The Poisonwood Bible
Cultural Collision - Changes in Leah's Identity 12th Grade
In the historical fiction drama The Poisonwood Bible Barbara Kingsolver illustrates major development in culture through the use of vivid flashbacks, graphic imagery, and specific framework structure, demonstrating that a culture shock was inevitable because in the Congo the natives “boil us in a pot and eat us up” (Kingsolver 1). Kingsolver uses these tactics to display the change in identity Leah encounters throughout the course of the novel.
Primarily, Barbara Kingsolver utilizes flashbacks in order to tell the story of each of the girl’s experiences in the Congo. The readers were able to gain a more in depth understanding of the true feelings of the girls’ because of the utilization of the flashbacks. The readers got first-hand information about what Leah thought during all of her time in the Congo. It was very clear to see that Leah is the character who adjusted the best to all of their time in the Congo, regardless of any feelings of uncertainty she may have had in the beginning. At first, she was just like the other daughters who were unsure of what to do in their unfamiliar territory but it became evident that Leah had been the most well-adjusted. Everything was completely different in Africa than it was in America so...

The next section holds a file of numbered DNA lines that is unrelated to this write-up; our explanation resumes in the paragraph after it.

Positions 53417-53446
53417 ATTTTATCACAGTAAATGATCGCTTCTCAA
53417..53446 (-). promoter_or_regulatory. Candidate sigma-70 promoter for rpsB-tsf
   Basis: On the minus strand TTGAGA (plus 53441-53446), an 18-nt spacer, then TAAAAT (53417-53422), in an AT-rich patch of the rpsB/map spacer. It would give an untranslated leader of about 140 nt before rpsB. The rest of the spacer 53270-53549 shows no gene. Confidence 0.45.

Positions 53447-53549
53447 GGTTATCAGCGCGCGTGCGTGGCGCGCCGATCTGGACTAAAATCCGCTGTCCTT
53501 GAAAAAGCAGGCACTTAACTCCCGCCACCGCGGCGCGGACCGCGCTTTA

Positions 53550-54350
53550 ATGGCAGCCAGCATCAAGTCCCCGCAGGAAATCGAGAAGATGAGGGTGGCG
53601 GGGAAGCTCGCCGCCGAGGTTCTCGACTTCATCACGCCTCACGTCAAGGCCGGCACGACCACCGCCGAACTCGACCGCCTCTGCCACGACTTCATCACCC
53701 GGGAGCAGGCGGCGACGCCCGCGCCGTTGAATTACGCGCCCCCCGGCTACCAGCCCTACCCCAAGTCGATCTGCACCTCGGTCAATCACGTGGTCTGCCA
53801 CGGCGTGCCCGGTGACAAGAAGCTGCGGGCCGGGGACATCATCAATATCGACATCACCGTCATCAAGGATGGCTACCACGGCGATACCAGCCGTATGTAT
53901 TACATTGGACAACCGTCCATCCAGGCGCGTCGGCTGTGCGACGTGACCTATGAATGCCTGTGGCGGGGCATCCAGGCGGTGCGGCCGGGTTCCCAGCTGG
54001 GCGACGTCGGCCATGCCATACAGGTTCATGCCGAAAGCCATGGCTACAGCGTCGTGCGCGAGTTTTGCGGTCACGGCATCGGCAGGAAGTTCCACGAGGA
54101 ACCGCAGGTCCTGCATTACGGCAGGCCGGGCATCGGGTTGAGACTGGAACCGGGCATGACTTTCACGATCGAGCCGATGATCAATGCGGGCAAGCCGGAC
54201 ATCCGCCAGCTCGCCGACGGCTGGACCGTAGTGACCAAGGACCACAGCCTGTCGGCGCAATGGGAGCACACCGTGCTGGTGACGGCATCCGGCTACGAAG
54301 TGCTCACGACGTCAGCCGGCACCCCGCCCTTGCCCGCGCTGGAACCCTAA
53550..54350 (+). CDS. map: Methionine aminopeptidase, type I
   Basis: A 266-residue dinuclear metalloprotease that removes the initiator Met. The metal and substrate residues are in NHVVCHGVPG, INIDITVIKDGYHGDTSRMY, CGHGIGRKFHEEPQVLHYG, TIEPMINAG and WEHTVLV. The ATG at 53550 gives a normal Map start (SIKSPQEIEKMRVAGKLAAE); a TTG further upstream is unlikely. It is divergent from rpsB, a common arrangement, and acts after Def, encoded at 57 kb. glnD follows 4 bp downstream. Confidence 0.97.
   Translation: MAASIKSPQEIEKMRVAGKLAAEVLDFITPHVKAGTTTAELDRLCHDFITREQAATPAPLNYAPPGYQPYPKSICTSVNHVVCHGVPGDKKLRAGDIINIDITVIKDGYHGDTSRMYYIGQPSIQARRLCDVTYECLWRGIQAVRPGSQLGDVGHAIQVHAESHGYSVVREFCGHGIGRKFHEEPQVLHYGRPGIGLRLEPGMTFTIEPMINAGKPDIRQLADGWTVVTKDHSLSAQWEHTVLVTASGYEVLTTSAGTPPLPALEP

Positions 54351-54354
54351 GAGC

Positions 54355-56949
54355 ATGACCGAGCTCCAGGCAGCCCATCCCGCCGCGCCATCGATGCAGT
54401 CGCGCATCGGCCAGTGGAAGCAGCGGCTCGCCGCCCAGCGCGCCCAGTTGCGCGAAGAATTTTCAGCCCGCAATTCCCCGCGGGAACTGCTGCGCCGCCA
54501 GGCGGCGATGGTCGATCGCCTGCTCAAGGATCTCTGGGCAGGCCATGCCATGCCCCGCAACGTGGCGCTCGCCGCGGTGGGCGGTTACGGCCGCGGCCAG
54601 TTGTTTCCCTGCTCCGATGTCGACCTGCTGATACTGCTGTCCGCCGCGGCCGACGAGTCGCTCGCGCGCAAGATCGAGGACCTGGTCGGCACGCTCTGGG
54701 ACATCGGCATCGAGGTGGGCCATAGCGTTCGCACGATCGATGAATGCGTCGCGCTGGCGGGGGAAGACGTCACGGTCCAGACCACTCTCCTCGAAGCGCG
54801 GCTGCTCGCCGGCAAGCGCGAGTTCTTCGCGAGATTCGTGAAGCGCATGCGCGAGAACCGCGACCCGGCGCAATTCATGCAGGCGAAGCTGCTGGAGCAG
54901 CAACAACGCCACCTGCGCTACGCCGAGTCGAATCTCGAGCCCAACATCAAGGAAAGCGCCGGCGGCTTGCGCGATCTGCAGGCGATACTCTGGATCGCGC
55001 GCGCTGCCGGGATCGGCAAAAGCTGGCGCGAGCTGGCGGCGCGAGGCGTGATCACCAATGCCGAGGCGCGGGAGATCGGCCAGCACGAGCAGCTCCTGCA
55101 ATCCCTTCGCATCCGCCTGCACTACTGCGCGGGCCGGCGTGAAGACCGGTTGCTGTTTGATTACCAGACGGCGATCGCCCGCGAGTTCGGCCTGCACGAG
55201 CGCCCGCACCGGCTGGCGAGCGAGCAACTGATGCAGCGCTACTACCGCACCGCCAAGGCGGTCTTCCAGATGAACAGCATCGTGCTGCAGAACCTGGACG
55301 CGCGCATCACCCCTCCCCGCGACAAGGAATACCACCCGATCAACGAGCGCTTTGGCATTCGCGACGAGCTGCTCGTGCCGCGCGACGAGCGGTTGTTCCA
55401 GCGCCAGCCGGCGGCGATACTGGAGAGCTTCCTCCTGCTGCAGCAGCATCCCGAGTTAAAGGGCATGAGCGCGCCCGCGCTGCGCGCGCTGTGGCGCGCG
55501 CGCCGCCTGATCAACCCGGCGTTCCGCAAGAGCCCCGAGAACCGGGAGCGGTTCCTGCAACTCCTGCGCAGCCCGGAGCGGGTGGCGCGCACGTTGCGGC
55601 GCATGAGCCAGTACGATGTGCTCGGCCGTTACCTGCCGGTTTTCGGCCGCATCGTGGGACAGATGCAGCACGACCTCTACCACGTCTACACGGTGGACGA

Join Now to View Premium Content
GradeSaver provides access to 1047 study guide PDFs and quizzes, 8129 literature essays, 2277 sample college application essays, 354 lesson plans, and ad-free surfing in this premium content, “Members Only” section of the site! Membership includes a 10% discount on all editing orders.
Already a member? Log in